That I have lived to tell about any of this is a miracle, but the truth is that my husband and I cannot afford me. Cancer has been kind, but it hasn’t been cheap. And so now I live with death breathing down my door and creditors at my heels. With the stress of a terminal cancer diagnosis, with the loss of my income combined with the expenses of cancer treatment—all of it magnified to the nth degree by the constant distress of the poverty and deprivation that surrounds us here in the ghetto environment of the southside of Chicago. With all of this on my plate, having any sort of parents would be wonderful.
It is not safe to walk in my neighborhood. I live behind a wrought iron fence, with a garden that was once a refuge but now feels like a prison yard. And even if the neighborhood were safe, it screams deprivation and neglect. Trash lines the streets, alongside the board-ups, vacant lots, and dilapidated properties, never mind all the broken people. I have seen enough of these things to last a lifetime, and as much as I don’t want to live here, I want even less to DIE here. Barring some miracle, though, that is going to be the case. This time, it isn’t a mother I need: it’s a fairy godmother!
Parental love is supposed to be unconditional, but Pam and Dick Wegner loved me only as long as I showed appreciation for what they offered. In this way, I wasn’t as canny as Roger, who must’ve known the good deal he’d walked into. People in the cat rescue community often talk about how the animals they save have an awesome sense of “gratitude.” I have three rescue cats of my own now, and a husband who has loved me unconditionally—in sickness and in health, through thick and thin—for the past twenty-five years. For all this, I am eternally grateful. If there is one thing I have since come to appreciate, it’s the miraculous power of unconditional love.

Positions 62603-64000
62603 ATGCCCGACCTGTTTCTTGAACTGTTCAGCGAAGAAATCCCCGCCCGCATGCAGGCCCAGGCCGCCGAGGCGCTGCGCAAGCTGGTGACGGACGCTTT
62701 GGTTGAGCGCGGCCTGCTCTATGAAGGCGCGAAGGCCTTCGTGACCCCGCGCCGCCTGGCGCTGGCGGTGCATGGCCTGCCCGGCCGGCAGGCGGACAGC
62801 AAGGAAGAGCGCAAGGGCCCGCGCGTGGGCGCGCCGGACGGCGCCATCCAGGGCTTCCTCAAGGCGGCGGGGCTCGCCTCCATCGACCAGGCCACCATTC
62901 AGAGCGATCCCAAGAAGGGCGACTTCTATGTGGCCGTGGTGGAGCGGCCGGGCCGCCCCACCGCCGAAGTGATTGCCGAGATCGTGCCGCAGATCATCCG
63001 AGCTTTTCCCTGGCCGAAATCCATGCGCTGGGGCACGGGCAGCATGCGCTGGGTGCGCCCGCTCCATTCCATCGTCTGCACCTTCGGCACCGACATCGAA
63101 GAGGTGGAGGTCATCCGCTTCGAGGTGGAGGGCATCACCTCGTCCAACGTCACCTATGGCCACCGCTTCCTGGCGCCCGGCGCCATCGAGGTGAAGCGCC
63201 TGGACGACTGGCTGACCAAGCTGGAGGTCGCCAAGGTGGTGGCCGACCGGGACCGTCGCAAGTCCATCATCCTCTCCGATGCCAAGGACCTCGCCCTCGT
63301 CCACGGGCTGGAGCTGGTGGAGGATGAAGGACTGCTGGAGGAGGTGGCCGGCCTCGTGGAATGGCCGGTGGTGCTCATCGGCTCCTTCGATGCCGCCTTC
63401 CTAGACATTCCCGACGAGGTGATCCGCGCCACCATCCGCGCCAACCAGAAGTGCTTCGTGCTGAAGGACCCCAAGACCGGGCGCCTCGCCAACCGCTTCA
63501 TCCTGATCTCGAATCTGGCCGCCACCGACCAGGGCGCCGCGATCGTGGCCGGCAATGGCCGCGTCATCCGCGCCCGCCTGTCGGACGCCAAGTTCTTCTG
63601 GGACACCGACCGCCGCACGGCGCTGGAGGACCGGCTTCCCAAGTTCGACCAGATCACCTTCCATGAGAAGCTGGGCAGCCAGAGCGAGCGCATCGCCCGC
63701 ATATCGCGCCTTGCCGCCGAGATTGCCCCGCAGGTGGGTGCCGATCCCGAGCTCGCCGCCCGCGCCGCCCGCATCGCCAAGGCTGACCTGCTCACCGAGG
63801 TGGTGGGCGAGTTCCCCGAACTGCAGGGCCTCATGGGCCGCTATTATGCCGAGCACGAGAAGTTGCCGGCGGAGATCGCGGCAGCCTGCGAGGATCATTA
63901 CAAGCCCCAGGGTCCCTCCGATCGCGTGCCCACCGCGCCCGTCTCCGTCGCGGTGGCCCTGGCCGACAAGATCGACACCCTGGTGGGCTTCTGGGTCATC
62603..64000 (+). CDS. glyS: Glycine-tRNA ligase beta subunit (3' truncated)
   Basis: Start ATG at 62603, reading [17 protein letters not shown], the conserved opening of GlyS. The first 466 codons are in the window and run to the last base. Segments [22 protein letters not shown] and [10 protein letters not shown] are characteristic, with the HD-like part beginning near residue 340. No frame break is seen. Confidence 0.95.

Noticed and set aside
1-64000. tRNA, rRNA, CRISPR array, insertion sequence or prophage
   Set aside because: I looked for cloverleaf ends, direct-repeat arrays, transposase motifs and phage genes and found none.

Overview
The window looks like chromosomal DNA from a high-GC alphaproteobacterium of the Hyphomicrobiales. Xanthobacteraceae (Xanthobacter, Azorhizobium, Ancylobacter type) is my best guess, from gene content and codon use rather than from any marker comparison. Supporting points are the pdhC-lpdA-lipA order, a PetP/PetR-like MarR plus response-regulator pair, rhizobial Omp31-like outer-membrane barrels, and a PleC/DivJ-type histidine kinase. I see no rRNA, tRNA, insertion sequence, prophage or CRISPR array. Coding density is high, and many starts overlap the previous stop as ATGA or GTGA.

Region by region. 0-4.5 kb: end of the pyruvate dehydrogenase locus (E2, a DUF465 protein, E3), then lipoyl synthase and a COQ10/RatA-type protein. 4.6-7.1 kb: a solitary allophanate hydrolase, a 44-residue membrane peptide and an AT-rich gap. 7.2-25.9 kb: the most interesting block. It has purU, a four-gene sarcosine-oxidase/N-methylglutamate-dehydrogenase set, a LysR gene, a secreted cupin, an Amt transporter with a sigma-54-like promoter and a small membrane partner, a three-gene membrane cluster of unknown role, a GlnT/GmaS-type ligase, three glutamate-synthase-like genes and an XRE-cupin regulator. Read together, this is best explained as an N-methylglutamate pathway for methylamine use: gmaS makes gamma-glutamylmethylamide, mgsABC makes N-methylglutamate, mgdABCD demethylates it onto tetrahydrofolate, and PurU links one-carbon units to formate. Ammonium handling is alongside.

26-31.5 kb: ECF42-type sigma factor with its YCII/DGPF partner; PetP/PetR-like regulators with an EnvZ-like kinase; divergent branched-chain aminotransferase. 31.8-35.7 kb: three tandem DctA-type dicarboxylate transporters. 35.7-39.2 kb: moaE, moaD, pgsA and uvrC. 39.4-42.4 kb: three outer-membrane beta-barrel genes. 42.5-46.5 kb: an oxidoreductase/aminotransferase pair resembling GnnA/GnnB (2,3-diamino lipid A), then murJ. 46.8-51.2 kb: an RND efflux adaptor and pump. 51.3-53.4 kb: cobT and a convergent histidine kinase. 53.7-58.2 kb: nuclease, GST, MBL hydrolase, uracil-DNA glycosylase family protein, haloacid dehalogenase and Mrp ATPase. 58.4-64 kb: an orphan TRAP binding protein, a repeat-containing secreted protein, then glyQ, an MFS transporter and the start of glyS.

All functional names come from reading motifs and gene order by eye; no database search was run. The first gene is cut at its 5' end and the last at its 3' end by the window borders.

But sometimes, when it is 3AM and I am awake, thinking of Roger, living out his years in that house on the lake, I resent that some stranger once dared to tell the cleaning lady that I was her “daughter.” In those moments, all the nestling and nudging of my loving familiars recedes, and I think again about how that one woman sent me away. How she dared to claim me as her own, then dumped me when the ease of her own life got in the way. People who abandon pets are universally reviled. Humans, not so much.
My daughter is sleeping.
Please do not disturb her.
And on nights like these, I am equally shattered for my husband, whose job has been made so much harder by the way that these people, who live rent-free in my head, still keep me from appreciating the unconditional love that surrounds me.